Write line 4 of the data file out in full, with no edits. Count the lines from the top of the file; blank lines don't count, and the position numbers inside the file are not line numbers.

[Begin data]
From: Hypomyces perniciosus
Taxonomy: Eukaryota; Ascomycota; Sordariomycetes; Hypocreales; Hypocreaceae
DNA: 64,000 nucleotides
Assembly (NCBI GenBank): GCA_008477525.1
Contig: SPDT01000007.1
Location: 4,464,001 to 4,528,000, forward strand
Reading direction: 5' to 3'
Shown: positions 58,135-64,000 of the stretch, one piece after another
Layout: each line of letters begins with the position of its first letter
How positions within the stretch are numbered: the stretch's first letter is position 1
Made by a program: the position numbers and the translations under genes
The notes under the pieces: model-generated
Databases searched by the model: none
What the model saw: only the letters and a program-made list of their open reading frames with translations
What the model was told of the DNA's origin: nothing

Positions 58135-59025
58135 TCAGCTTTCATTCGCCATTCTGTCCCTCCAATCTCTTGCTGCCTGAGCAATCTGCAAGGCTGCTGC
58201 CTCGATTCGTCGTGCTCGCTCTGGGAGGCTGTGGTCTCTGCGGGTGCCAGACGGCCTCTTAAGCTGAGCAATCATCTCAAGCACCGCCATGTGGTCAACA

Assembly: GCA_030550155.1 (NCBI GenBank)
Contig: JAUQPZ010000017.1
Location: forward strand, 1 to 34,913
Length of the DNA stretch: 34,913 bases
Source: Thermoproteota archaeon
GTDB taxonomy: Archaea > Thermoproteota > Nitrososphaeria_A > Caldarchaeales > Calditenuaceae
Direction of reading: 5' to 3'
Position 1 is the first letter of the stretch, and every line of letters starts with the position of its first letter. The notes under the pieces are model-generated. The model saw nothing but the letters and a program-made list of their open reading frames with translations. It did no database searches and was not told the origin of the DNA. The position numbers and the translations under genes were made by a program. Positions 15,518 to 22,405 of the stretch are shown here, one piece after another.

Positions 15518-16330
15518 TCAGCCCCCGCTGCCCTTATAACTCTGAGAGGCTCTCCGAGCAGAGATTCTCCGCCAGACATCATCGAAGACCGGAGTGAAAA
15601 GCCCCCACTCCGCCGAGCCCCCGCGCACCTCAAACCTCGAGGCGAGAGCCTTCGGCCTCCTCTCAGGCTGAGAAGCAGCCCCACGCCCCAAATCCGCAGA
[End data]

Assembly (NCBI GenBank): GCA_008477525.1